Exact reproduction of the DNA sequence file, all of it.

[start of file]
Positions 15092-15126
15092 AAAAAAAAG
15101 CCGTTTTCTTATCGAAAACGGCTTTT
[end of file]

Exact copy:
Positions 15092-15126
15092 AAAAAAAAG
15101 CCGTTTTCTTATCGAAAACGGCTTTT